Update on the book first…I am toward the end of a second edit, easier than the first except for the condensing of endnotes. (Endnotes are footnotes that go at the end of the book, instead of at the bottom of the page.)  Rather than several endnotes in each paragraph, I am asked to condense them into one note which will go at the conclusion of the paragraph. This is a time-consuming process, to be sure, and since there are a number of people who want this book out a.s.a.p. (starting with me!) I thought I’d take a shortcut and create today’s blog out of a paragraph that hit the proverbial cutting room floor during the first edit. It’s an amusing story and I was sad to see it go–so I’m happy to let you read it here.

To set this up…In early February 1886, Daisy Gordon was 25 years old and in love with the man she would marry. They were separated by an ocean. She missed him, but was trying to remain cheerful:

Daisy kept herself busy, receiving callers for New Year’s Day and attending a german at the home of Savannah’s most eligible bachelor, admiralty lawyer William Garrard. Determined that no woman would be a wallflower at his Valentine’s Day dance, Mr. Garrard decided to put all of their names into a silk bag. Each man would pull out a name, and in that way–depending literally on the luck of the draw–find a dance partner. Daisy couldn’t wait to tell her best friend about how “Mr. G said a strangely religious element seemed to pervade the gentlemen, as they all exclaimed either: ‘Oh Lord!’ in tones of disgust or: ‘Thank God’ in tones of relief, according to the name they drew.”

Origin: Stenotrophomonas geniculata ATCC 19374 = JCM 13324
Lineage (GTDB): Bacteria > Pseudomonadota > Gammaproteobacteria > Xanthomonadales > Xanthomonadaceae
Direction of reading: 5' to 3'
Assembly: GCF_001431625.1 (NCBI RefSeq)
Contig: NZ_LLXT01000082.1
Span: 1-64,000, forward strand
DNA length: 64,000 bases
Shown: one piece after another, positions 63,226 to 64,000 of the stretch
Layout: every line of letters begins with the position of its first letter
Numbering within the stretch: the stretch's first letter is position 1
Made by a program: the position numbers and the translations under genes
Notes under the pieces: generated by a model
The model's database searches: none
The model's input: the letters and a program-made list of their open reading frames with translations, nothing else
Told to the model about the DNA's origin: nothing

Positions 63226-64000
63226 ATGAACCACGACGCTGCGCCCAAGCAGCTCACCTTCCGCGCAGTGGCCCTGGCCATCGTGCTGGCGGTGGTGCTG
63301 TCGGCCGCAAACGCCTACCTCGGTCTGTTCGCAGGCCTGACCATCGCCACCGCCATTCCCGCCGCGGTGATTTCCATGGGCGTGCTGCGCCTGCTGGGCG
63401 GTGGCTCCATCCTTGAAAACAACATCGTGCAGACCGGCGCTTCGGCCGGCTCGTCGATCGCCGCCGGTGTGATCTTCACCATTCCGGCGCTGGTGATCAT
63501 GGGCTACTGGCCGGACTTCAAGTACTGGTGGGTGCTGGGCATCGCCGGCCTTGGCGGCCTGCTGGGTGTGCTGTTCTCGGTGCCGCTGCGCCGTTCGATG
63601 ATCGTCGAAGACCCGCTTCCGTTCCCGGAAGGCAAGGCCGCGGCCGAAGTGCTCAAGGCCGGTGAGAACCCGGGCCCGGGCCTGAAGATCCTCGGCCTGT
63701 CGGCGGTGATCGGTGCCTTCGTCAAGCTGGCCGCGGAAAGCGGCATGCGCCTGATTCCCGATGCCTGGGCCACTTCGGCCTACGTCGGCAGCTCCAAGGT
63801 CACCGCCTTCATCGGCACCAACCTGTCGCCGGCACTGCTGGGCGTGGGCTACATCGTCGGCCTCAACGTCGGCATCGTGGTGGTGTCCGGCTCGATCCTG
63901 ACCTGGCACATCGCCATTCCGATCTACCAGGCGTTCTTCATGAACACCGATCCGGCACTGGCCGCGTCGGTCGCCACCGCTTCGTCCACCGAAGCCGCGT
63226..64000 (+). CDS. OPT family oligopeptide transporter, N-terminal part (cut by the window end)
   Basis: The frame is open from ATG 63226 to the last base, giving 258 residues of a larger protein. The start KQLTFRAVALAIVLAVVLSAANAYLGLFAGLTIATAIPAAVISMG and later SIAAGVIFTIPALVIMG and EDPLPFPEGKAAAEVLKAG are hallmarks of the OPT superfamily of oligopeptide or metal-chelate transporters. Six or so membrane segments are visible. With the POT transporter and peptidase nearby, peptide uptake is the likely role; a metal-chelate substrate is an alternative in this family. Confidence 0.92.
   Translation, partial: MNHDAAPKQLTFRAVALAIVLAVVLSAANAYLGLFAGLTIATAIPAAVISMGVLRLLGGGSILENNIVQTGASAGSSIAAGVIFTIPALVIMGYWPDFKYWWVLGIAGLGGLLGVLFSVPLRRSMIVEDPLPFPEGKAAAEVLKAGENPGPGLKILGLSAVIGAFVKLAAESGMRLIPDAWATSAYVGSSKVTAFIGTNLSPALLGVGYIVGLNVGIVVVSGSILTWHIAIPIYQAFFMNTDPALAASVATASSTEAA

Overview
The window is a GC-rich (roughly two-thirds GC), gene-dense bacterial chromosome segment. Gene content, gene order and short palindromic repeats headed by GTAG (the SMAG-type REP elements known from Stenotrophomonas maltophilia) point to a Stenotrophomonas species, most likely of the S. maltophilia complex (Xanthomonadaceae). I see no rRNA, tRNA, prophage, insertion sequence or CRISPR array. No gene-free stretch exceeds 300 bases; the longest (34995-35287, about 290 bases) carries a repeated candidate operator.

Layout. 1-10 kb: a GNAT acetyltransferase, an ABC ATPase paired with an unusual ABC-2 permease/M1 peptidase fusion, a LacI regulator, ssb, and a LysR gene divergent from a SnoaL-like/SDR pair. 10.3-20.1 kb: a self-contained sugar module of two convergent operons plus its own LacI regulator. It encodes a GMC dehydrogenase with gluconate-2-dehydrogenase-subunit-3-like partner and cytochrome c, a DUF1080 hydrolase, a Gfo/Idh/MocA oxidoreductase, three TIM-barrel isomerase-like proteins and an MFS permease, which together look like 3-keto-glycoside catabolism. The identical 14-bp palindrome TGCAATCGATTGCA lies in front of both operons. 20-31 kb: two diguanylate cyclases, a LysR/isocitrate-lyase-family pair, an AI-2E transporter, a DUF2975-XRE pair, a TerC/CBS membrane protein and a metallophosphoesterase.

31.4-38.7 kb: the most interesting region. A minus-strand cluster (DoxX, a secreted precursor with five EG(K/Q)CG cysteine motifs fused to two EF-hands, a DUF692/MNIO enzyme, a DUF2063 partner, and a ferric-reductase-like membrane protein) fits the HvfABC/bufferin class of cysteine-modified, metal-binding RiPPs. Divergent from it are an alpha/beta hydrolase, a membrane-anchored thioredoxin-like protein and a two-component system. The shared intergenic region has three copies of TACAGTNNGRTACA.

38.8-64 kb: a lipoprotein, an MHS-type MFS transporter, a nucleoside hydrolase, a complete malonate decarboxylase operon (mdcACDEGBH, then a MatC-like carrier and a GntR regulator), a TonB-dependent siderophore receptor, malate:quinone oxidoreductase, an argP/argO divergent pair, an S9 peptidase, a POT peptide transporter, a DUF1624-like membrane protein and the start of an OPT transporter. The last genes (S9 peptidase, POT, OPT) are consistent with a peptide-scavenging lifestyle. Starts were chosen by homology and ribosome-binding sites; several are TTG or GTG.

An illustration from a magazine published the same month as Mr. Gararrd’s dance.

And this tale has one Girl Scout-related side note:  when Daisy Low began the Girl Guides in Savannah in March of 1912, among the first enrolled was Cecilia Garrard of the White Rose Patrol. Daisy clearly knew both William and Cecilia.  I assume, but don’t know, that the two Garrards were related in some way. Perhaps a reader can enlighten us. Me? I’m going back to compressing endnotes!


Letter: Juliette Gordon Low to Mary Gale Clarke, 11 February 1886, George Hyde Clarke Family Papers MS2800/8/2, Cornell University Library, Division of Rare and Manuscript Collections, Ithaca, New York

Engraving:  This accompanied Thomas Hardy’s Mayor of Casterbridge, which appeared in The Graphi, 13 February 1886, from VictorianWeb: http://www.victorianweb.org/art/illustration/barnes/7.html